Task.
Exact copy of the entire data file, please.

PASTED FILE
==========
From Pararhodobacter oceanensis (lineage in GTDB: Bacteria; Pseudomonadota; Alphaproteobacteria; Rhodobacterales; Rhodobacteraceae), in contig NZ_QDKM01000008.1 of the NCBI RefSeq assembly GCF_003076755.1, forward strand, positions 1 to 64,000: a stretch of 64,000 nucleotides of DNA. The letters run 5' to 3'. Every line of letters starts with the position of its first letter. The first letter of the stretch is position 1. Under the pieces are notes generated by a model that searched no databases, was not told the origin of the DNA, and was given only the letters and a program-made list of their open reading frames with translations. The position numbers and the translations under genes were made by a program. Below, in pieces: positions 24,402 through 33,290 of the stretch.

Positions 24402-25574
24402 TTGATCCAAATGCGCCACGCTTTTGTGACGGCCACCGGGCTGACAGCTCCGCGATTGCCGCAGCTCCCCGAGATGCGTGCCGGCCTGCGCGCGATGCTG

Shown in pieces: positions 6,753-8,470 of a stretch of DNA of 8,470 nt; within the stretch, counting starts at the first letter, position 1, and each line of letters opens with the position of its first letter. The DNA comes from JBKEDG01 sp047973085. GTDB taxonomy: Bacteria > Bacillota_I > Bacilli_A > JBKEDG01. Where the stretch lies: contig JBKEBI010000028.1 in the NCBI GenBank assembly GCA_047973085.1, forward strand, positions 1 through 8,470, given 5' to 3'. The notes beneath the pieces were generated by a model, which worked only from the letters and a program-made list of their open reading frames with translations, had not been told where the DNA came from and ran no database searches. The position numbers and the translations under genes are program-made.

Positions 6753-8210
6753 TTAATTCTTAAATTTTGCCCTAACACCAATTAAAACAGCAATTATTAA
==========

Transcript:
From Pararhodobacter oceanensis (lineage in GTDB: Bacteria; Pseudomonadota; Alphaproteobacteria; Rhodobacterales; Rhodobacteraceae), in contig NZ_QDKM01000008.1 of the NCBI RefSeq assembly GCF_003076755.1, forward strand, positions 1 to 64,000: a stretch of 64,000 nucleotides of DNA. The letters run 5' to 3'. Every line of letters starts with the position of its first letter. The first letter of the stretch is position 1. Under the pieces are notes generated by a model that searched no databases, was not told the origin of the DNA, and was given only the letters and a program-made list of their open reading frames with translations. The position numbers and the translations under genes were made by a program. Below, in pieces: positions 24,402 through 33,290 of the stretch.

Positions 24402-25574
24402 TTGATCCAAATGCGCCACGCTTTTGTGACGGCCACCGGGCTGACAGCTCCGCGATTGCCGCAGCTCCCCGAGATGCGTGCCGGCCTGCGCGCGATGCTG

Shown in pieces: positions 6,753-8,470 of a stretch of DNA of 8,470 nt; within the stretch, counting starts at the first letter, position 1, and each line of letters opens with the position of its first letter. The DNA comes from JBKEDG01 sp047973085. GTDB taxonomy: Bacteria > Bacillota_I > Bacilli_A > JBKEDG01. Where the stretch lies: contig JBKEBI010000028.1 in the NCBI GenBank assembly GCA_047973085.1, forward strand, positions 1 through 8,470, given 5' to 3'. The notes beneath the pieces were generated by a model, which worked only from the letters and a program-made list of their open reading frames with translations, had not been told where the DNA came from and ran no database searches. The position numbers and the translations under genes are program-made.

Positions 6753-8210
6753 TTAATTCTTAAATTTTGCCCTAACACCAATTAAAACAGCAATTATTAA